The stock price increased by less than 1% year-to-date, which is a significant underperformance compared to the broader U.S. market. Seeking Alpha Quant assigns MDLZ a low “D” valuation grade because its ratios are substantially higher than the sector median. On the other hand, current multiples are mostly lower than historical averages. That said, outcomes of valuation ratios analysis are mixed and do not give a high level of certainty.
Thus, I need to proceed with another valuation approach. MDLZ has a strong dividend growth track record. Therefore, the dividend discount model [DDM] looks like a reasonable choice to proceed with. I use a 10% discount rate and an FY2024 dividend consensus estimate of $1.77. I use a very conservative 8% dividend growth, which is notably lower than the past decade’s CAGR of more than 11 percent.
According to my DDM calculations, the fair price of the MDLZ stock is around $89, which means a massive above 30% upside potential.
Risks to consider
While there are several bullish signs, and the valuation of MDLZ looks attractive, potential investors should also acknowledge and understand potential underlying risks.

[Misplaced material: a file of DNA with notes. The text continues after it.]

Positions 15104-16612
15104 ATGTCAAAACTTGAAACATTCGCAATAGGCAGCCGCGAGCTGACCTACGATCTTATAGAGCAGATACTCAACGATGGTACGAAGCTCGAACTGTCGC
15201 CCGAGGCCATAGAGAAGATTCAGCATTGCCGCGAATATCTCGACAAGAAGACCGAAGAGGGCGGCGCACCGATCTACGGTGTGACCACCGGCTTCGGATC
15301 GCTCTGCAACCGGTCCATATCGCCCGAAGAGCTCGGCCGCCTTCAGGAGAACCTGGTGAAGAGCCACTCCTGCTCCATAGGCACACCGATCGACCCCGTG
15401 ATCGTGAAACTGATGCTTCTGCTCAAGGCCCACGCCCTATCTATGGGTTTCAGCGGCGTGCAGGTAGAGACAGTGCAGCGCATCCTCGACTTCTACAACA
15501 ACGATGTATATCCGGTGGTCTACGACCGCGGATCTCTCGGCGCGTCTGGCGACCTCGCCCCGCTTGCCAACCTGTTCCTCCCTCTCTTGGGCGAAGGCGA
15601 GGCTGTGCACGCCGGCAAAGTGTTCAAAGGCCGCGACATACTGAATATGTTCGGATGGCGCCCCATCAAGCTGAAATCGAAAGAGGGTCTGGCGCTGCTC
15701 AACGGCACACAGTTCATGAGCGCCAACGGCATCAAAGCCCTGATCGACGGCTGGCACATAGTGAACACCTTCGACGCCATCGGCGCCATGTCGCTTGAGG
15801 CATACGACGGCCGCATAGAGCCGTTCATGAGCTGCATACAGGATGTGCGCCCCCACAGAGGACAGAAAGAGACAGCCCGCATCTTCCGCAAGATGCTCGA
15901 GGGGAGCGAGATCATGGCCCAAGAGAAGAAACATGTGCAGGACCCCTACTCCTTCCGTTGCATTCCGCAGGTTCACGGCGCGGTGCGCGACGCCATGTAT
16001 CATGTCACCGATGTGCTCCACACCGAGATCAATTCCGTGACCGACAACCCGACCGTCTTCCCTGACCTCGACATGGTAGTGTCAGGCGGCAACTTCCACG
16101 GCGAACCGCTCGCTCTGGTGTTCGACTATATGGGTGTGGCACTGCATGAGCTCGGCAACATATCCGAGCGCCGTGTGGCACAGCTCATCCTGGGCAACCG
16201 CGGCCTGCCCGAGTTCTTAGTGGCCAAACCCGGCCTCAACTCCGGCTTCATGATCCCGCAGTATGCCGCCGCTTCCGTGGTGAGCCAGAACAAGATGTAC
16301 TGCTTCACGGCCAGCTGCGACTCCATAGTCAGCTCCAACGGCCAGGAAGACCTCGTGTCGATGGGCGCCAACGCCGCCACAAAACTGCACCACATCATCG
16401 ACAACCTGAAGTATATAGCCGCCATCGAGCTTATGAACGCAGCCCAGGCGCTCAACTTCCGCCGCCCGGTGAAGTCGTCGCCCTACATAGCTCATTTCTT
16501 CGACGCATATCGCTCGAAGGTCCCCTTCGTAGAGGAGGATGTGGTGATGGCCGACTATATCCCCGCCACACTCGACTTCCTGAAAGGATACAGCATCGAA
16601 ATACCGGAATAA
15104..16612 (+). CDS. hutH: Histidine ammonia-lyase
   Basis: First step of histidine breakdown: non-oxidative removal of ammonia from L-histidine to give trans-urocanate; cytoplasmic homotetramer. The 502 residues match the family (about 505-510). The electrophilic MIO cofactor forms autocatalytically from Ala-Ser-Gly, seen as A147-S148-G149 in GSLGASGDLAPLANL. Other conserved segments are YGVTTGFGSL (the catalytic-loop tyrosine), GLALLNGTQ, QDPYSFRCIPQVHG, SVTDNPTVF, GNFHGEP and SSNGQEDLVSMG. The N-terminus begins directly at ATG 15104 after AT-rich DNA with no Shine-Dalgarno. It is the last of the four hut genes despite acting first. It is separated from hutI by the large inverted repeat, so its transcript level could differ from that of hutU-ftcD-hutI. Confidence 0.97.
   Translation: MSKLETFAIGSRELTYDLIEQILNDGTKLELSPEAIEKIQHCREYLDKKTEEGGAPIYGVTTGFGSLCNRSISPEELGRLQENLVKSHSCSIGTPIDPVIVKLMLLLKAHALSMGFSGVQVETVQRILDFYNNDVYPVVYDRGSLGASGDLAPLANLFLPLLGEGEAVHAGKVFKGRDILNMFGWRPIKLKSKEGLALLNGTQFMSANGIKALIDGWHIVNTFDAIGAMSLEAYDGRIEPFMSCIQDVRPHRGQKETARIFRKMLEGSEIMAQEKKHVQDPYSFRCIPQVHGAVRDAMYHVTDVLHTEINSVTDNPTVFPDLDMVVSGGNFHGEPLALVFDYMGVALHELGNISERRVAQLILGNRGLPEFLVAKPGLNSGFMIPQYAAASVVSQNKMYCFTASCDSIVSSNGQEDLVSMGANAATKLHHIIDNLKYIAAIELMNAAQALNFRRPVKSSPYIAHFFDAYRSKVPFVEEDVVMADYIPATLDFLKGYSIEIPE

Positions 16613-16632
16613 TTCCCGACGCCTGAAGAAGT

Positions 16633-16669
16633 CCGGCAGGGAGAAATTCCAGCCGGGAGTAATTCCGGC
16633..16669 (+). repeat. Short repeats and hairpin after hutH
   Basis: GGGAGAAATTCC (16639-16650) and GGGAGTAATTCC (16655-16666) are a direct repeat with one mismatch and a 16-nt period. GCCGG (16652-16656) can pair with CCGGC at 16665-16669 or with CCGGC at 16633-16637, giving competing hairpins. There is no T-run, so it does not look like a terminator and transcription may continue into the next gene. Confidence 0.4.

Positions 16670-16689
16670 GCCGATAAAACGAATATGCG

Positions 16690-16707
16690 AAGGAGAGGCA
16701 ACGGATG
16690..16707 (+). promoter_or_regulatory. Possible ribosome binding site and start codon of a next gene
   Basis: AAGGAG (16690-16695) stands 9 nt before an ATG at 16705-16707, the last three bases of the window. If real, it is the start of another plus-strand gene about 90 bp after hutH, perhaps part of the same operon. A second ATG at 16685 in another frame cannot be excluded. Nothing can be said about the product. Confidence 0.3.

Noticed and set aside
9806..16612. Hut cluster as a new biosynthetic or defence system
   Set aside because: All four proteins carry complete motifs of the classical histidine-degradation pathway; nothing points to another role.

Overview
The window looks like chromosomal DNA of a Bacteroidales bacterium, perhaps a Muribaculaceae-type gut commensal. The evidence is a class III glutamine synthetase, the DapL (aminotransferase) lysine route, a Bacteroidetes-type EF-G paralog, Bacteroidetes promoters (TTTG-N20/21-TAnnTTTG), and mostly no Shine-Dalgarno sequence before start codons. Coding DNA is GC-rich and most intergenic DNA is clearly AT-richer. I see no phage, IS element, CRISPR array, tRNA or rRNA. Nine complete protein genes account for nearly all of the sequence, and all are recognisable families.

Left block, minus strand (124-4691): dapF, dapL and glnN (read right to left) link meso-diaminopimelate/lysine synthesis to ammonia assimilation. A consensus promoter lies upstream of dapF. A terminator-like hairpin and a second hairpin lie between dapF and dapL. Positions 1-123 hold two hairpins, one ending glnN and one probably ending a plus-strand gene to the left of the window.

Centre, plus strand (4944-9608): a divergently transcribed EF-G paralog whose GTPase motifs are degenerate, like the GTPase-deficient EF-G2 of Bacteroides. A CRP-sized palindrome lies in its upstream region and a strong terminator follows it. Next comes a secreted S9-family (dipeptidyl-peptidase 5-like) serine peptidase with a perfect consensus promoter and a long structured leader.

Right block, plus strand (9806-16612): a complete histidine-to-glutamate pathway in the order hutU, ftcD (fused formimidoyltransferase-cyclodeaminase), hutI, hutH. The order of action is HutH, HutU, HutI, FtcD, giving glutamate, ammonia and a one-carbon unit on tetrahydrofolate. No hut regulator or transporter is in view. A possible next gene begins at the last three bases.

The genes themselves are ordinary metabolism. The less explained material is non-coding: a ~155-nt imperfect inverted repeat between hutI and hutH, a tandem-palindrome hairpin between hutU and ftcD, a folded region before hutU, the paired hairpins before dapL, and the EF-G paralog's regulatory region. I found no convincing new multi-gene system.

I think that macroeconomic conditions and inflation, which are still flying higher than historical averages, are the biggest near-term challenges. The environment of record inflation in 2021-2022 drained consumers’ pockets and this factor is likely to strain consumer budgets, especially for discretionary foods like cookies and chocolate.
I also see a big secular headwind for snack companies like Mondelez. While the company’s recent financials suggest its performance is firmly resilient, there is a trend for younger generations to be more health-conscious than previous ones. So far, the company demonstrated a solid ability to adapt, and this secular factor apparently should be incorporated into the company’s long-term strategy.
Last but not least, it is important to remember that the company generates about 70% of its revenue outside North America which poses significant international trade risks, including a complex web of regulations and foreign exchange risks.
To conclude, MDLZ is a “Buy”. The stock is very attractively valued based on my dividend discount model. Fundamental analysis suggests that the company’s management is able to deliver profitability improvement even while navigating the current challenging environment. The current momentum for the company’s financial performance is stellar. I like the management’s confidence in near-term prospects, which is suggested by the guidance upgrade during the latest earnings call.